Retiring on Social Security alone is a pretty big mistake. The average monthly benefit these days amounts to $1,657 (that figure accounts for 2022's 5.9% cost-of-living adjustment). All told, that's just under $20,000 a year.
Even if you're willing to live frugally as a senior, you may end up needing a lot more money than that to enjoy retirement to the fullest. And so you'll need to consistently fund a savings plan to help ensure that you have extra cash to tap on top of Social Security.
When it comes to saving for retirement, it often pays to participate in a 401(k) plan if one is available to you. That's because 401(k)s come with generous annual contribution limits. And many of the employers that sponsor these plans offer matching incentives to boot. For you, that means free money toward retirement.
But while many workers opt to put their savings into a traditional 401(k), there's another option you may want to consider — a Roth 401(k). Though not every 401(k) comes with a Roth, the percentage of 401(k)s offering one grew to 86% in 2020, up from 75% in 2019 as per the Plan Sponsor Council of America. And the fact that more 401(k)s are offering a Roth is an unquestionably good thing.
The upside of a Roth 401(k)
With a traditional 401(k), the money you contribute goes in on a pre-tax basis, so you get an immediate tax break. From there, your money grows on a tax-deferred basis and withdrawals during retirement are taxable.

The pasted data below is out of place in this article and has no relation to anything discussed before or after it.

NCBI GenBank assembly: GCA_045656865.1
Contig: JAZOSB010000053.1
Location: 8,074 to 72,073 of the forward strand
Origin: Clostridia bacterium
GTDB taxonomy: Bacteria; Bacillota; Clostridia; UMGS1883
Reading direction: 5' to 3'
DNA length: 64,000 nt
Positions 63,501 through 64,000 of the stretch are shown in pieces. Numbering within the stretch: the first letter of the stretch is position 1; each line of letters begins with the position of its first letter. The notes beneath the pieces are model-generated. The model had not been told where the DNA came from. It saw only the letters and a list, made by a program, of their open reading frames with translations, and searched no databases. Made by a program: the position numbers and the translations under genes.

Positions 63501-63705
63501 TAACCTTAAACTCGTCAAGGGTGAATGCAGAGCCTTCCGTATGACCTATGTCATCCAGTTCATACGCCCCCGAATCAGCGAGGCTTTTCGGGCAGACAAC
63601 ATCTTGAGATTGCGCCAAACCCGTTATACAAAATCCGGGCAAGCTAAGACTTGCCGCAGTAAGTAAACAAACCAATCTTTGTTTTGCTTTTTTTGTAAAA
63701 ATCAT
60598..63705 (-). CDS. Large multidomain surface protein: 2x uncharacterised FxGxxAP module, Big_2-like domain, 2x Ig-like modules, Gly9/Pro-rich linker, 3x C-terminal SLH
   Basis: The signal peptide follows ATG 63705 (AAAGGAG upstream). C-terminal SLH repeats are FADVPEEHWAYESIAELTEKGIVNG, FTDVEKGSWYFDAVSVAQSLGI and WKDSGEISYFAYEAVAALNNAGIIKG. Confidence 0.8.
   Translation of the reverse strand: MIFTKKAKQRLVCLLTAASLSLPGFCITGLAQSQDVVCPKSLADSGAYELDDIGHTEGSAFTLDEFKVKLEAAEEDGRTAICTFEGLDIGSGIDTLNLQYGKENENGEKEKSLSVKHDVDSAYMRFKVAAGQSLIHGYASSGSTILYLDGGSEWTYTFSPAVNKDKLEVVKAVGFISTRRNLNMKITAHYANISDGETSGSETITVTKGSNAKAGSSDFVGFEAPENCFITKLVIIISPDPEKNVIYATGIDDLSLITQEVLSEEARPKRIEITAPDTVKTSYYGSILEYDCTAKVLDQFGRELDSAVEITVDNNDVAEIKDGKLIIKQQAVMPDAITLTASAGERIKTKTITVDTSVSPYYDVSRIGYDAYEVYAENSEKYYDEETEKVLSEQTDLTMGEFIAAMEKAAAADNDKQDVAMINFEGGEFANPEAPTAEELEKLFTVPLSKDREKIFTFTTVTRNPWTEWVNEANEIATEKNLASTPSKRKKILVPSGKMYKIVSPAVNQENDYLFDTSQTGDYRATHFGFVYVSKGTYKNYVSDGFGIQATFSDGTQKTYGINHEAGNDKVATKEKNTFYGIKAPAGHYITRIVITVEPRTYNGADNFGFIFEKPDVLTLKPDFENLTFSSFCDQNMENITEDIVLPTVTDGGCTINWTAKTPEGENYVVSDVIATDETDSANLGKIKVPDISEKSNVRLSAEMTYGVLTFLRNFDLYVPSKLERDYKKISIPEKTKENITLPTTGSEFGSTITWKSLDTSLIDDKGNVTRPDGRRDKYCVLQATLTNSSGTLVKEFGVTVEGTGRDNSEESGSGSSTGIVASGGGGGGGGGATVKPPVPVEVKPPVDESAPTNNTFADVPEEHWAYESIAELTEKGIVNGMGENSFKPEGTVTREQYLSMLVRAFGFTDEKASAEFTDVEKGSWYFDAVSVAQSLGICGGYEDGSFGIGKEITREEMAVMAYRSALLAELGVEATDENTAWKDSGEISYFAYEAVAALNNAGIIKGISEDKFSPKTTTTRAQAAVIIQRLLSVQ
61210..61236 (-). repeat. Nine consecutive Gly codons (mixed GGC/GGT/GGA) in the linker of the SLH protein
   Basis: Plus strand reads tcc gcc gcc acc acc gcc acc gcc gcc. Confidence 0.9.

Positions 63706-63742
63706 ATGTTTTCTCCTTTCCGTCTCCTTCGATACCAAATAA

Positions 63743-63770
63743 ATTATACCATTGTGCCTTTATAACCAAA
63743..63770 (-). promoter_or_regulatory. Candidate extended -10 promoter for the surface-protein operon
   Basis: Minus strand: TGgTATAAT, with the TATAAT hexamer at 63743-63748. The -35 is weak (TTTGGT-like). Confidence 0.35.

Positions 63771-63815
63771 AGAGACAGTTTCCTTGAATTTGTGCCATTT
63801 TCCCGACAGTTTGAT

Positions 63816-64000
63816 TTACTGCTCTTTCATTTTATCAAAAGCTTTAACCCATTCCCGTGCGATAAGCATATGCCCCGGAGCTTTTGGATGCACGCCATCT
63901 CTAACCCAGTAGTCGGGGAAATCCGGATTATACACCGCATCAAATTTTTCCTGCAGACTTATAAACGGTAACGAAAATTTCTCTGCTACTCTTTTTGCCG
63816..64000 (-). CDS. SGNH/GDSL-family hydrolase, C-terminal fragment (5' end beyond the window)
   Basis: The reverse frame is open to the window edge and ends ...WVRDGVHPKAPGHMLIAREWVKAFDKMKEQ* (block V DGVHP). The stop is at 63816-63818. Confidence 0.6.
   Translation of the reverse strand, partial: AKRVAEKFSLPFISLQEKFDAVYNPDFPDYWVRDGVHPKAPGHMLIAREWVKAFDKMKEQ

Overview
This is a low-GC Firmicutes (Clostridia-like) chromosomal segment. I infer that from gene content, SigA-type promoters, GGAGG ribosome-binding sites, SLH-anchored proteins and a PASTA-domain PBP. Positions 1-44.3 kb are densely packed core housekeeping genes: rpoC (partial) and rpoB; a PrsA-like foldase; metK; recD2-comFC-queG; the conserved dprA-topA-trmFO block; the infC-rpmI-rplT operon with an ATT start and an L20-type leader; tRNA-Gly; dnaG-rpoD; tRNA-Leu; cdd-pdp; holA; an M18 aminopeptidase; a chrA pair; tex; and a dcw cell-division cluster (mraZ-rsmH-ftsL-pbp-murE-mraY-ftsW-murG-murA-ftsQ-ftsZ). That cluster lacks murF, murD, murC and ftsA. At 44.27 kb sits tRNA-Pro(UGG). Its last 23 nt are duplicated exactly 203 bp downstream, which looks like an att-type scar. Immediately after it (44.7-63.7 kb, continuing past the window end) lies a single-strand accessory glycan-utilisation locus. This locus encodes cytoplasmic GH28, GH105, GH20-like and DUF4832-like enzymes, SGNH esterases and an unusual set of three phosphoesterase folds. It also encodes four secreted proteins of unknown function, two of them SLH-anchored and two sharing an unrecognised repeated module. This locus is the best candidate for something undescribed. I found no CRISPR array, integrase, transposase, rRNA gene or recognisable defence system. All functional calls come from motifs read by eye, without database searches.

Roth 401(k)s work the opposite way. You don't get an immediate tax break on your contributions when you fund a Roth 401(k). But investment gains in your Roth 401(k) are tax-free, and withdrawals are tax-free during retirement.
It's the latter that could really come in handy. Once you move over to a fixed income, money could get tight. And so not having to fork over a portion of your income to the IRS could really make retirement less stressful from a financial standpoint.
Once you turn 72, you'll also need to take required minimum distributions, or RMDs, from your savings. The only way to get out of RMDs is to open a Roth IRA. And while Roth IRAs are an excellent savings tool, they do come with lower annual contribution limits and no option for an employer match.
RMDs do make it so you have to withdraw a portion of your savings each year, which means you can't keep that money invested in a tax-advantaged fashion. But if you have your savings in a Roth 401(k), your RMDs, like all withdrawals, will be tax-free. And so while those may be forced distributions, at least they won't cause a tax liability for you.
Explore your options
If you're not sure whether your 401(k) comes with a Roth savings feature, it pays to do some digging. And if your plan doesn't, talk to your employer about introducing that option. Putting money into a Roth 401(k) could give you a lot more financial flexibility during retirement — and take a load of stress off your plate later in life.
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